Currently, Leah Parrott is a Bay College sophomore majoring in pre-natural resources with a focus on fisheries and wildlife. Both her school and her major have changed since she started taking college classes in 2019.
Leah hails from Winchester, Kentucky, but she has family members living in the Upper Peninsula. She moved to the U.P. to be closer to these members of her family.
“I moved here in high school, and then graduated from school here,” she said, noting that she graduated from Escanaba Senior High School in 2019.
After getting her high school diploma, Leah went to Tennessee to begin her college education. However, the arrival of the COVID-19 pandemic the following year forced her to change her plans.
“I was at the University of Tennessee in Knoxville, and then I came home because of the pandemic,” she said.
She returned to the U.P. and started taking classes at Bay during the winter 2020 semester.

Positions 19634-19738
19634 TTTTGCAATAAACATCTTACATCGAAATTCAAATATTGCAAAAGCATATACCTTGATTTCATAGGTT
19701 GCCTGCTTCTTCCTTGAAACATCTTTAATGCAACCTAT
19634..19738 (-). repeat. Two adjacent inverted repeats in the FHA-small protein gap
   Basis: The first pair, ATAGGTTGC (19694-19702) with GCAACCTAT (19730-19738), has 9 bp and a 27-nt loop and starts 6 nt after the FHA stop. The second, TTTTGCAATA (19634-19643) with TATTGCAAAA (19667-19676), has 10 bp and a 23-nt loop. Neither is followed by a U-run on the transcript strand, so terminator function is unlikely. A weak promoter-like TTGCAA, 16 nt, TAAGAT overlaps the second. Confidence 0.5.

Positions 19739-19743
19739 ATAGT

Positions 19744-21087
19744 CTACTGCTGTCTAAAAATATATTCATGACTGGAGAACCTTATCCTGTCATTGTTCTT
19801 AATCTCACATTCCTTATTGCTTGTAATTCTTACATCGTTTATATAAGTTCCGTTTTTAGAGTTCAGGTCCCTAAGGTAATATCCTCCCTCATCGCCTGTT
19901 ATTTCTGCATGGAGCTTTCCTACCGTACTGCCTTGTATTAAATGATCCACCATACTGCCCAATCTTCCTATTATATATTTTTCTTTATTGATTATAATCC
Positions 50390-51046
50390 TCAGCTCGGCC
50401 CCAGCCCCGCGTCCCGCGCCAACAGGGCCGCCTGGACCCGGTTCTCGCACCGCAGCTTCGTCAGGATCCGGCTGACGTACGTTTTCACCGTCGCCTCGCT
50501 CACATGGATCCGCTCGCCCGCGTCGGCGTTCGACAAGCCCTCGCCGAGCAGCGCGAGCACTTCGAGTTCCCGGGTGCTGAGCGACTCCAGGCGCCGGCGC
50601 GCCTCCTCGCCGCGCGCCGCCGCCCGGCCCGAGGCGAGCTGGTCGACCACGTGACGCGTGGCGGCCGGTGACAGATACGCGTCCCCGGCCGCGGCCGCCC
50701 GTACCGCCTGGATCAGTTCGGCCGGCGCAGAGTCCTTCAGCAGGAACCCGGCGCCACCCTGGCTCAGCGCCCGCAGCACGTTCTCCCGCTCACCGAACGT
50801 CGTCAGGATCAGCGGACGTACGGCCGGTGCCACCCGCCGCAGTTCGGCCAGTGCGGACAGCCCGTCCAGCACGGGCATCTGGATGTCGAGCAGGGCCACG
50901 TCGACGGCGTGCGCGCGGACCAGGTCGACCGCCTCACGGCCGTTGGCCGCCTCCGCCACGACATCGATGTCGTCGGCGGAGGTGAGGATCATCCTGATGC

In addition to switching schools, Leah decided to change her major this year. Previously, she had been a political science major, but she had been feeling dissatisfied with this field of study.
“I figured since I was coming home, I might as well do something that actually made me happy,” she said.
So far, Leah’s new major has been working out well for her. She said her classes have been “amazing,” and she has been so excited that she tells her friends and family about what she has learned in these classes on a regular basis.
“I didn’t realize I could be happy in my classes and want to go … I guess that’s the difference in choosing something that makes you happy,” she said.
Transferring from the University of Tennessee to Bay College has also proven to have some benefits for Leah.
“Compared to a huge university, I think the best thing that they have is the small class size,” she said.
Leah plans to graduate from Bay with her associate degree at the end of the winter 2021 semester. Beyond that point, she is still weighing her options.
“I have to make the decision whether or not I want to continue for a four-year degree or become a conservation officer, because they don’t need (college) degrees at all, but it just helps,” she said. She added that this is the case in Michigan, while other states’ requirements for conservation officers are different.
If Leah does decide to start working towards a bachelor’s degree right after she graduates from Bay, she is considering Northern Michigan University. Even if she becomes a conservation officer, she does plan to get her bachelor’s degree eventually.